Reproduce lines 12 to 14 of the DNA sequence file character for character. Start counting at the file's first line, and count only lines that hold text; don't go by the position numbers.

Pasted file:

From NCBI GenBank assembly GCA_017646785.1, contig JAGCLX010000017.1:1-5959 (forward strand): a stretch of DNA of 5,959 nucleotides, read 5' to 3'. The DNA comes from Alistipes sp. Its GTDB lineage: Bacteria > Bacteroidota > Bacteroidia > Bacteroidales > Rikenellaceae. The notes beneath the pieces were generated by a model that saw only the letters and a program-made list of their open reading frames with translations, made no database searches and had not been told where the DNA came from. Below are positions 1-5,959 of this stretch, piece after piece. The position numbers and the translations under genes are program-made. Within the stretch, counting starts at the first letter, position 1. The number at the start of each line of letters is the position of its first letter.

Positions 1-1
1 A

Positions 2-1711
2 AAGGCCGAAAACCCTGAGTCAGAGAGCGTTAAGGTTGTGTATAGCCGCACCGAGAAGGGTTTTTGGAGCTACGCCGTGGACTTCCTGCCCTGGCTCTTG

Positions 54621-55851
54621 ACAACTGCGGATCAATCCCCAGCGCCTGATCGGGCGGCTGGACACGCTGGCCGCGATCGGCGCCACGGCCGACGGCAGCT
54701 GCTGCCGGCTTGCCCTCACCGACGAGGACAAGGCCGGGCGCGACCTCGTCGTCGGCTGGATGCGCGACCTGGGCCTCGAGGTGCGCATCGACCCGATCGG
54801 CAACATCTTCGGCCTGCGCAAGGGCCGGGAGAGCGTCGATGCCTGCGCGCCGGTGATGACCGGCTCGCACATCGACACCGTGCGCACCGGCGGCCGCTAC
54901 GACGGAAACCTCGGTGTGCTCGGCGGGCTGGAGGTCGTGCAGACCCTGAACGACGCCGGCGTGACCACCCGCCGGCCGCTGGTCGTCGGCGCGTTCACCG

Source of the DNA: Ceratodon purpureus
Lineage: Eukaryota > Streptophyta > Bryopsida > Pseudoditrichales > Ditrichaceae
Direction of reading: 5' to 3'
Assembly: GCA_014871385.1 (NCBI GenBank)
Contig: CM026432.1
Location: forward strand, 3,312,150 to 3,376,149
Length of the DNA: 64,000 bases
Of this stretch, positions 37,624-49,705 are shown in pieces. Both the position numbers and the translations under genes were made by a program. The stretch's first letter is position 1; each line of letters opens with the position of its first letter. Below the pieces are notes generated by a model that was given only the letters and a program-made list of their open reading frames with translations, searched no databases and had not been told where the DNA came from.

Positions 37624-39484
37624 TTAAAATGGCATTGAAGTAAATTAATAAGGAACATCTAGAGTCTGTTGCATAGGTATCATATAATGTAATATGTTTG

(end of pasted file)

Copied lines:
Lineage: Eukaryota > Streptophyta > Bryopsida > Pseudoditrichales > Ditrichaceae
Direction of reading: 5' to 3'
Assembly: GCA_014871385.1 (NCBI GenBank)